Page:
Thurstonfield shares the Parish of Burgh by Sands which neighbour villages/hamlets of Longburgh, Boustead Hill, Moorhouse and Burgh by Sands which lies within the Solway Coast Area of Outstanding Natural Beauty.

History of Thurstonfield

Thurstonfield is a village in Burgh-by-Sands parish, two miles inland on the English side of the Solway estuary, five miles west of Carlisle in Cumbria. It was a thriving farming and business community from 1870 to 1930, with most people living and working in the immediate area.

The Stordys, a Quaker family from Moorhouse, owned most of the land, the industries and houses. The villagers were self sufficient with water from their own wells and grew vegetables, corn and wheat with the latter being ground by the farmer at the mill until it closed in the 1920s.

There were seven working farms, a corn water mill, a tannery employing 20 workers, a wine and spirits merchant and the Greyhound inn. Around 1900 the Stordys built several large brick houses, bringing the total housing to 25. Mrs Stordy at Red House, kept the famous ‘Thurstonfield Harriers’, a pack of hounds known from Silloth to Caldbeck and Carlisle. Cockfights, although illegal, still took place at the cock pit beside the Methodist chapel, which had been built in 1861 to accommodate 100 and still has a practising congregation now. Other social life was provided by summer swimming and winter skating on the Lough. The Lough was the millpond, surrounded by woods, owned until the 1980s by the Stordys. A business consortium bought the Lough and built fishing lodges, tidied the wood and created a private fishing holiday centre.

In 1895 the tannery sold one of its houses to a Kirkbampton stonemason, W. R. Purdham, who developed a building company with his family which survived into the 1970s. The Carlisle and District State Management Scheme, set up during the First World War to combat drunkenness among munitions workers, forced the closure of the pub and the wine and spirits business, while the tannery shut in 1927.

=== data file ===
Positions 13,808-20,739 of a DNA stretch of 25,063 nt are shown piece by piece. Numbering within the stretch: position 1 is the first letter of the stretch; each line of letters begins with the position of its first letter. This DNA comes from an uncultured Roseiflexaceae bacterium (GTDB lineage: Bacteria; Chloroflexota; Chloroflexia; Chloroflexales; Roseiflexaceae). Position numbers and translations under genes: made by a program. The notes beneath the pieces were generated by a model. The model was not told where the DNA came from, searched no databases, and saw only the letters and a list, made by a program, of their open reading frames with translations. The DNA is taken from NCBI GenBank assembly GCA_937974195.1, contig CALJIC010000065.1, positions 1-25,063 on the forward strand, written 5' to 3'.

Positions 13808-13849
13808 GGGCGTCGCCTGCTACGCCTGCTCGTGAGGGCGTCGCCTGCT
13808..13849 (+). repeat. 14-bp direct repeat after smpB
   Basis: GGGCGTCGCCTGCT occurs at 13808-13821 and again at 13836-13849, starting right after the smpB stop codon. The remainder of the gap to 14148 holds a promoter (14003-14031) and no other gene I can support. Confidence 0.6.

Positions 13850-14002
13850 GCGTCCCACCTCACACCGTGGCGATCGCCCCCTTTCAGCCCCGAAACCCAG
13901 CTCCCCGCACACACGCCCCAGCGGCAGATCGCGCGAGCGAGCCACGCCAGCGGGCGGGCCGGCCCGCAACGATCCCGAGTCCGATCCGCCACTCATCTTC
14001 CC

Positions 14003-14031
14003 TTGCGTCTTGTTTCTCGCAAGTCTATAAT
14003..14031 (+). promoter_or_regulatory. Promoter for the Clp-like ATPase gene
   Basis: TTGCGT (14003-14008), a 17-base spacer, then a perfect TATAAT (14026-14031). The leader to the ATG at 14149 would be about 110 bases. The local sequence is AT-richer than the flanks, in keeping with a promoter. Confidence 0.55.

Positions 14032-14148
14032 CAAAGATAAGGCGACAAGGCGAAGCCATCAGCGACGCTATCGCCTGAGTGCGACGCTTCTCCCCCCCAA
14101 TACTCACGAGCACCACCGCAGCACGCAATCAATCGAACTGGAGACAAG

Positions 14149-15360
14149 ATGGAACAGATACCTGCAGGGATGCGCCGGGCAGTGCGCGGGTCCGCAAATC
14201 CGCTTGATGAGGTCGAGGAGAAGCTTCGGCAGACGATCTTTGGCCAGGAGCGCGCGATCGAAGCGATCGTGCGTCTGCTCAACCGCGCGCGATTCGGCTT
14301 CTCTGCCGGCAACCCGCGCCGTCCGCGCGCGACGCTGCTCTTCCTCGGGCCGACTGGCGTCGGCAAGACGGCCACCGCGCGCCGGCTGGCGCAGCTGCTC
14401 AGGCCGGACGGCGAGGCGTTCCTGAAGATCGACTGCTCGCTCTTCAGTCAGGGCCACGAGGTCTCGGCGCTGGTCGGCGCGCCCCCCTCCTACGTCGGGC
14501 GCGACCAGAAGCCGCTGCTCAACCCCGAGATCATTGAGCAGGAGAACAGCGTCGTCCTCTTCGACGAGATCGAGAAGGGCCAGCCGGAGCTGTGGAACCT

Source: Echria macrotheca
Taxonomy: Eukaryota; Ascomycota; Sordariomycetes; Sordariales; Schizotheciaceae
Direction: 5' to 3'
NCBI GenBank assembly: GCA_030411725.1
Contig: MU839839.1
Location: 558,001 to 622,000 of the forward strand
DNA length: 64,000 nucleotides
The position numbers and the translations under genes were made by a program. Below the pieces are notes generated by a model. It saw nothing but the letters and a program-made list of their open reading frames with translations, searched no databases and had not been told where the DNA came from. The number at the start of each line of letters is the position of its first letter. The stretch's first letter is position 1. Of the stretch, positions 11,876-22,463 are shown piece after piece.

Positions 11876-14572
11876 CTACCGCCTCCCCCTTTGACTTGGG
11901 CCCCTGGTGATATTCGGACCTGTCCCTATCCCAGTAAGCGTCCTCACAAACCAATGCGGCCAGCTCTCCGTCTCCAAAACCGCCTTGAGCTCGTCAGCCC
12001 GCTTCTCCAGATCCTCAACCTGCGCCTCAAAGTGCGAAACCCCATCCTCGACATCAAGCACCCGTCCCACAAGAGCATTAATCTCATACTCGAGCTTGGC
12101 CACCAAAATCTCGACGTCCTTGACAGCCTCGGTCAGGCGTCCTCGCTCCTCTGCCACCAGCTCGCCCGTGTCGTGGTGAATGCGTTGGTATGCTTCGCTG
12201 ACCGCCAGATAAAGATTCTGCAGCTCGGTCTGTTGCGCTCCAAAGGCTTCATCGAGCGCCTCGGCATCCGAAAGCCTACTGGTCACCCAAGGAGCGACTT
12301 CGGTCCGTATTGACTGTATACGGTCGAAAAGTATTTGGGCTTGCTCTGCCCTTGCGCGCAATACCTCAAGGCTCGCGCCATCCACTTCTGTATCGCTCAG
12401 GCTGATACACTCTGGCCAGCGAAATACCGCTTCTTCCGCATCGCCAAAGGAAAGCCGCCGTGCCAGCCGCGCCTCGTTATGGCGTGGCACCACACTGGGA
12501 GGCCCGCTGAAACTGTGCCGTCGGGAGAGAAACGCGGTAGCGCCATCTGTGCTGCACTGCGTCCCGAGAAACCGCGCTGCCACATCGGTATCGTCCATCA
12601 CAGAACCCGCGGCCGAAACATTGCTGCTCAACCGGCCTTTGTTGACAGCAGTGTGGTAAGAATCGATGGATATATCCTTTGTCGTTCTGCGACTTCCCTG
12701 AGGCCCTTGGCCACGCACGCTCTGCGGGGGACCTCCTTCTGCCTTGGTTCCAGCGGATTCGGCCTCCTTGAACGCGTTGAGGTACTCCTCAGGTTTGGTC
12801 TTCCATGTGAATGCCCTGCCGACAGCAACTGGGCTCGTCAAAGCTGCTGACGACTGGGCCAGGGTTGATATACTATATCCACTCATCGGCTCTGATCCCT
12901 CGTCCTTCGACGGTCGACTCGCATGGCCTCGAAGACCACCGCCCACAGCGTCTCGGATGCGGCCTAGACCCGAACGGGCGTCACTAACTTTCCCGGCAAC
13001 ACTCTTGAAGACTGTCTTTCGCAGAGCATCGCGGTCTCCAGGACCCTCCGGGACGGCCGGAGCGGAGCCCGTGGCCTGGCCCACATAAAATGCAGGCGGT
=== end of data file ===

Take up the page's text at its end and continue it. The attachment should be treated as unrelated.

The 1914-1950 period saw ‘Nannie’ Rickerby running a village shop. She sold everything, except to those who annoyed her! Luckily pony and cart ‘mobile’ shops visited bringing goods from Carlisle. Great Orton’s Hannah Jane wore 16 skirts and sold flat cigarettes. She carried them in her pockets and sat on them whilst driving along. Several mobile vans operated into the 1980s, but only the Wigton fish man now calls each week.

The village entered a new era in 1959. Pattinsons Joinery and Undertaking business moved in and the joinery side still thrives today. Building, barn renovations and in fill housing have meant an increase to 86 houses. The one working farm left is a family concern and many of the old industrial and farm buildings are now houses.

Old customs have not survived these changes. When everyone was known all were ‘bid’ to a funeral, and tea afterwards. The quality of the funeral could be judged by the ‘ham and currant cake’ tea. Groups of neighbours still rally round to help when trouble strikes, but many don’t know their neighbours well and social life takes place away from the village. The hundred years has brought prosperity to many in Thurstonfield, some who have moved here, and none feel the influence of a gentry-type landowning family on their lives as the villagers of 1890 did.

The village information above is taken from the¬†The Cumbria Village Book, written by members of the Cumbria Federations of Women’s Institutes and published by Countryside Books. (see link below)

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Countryside Books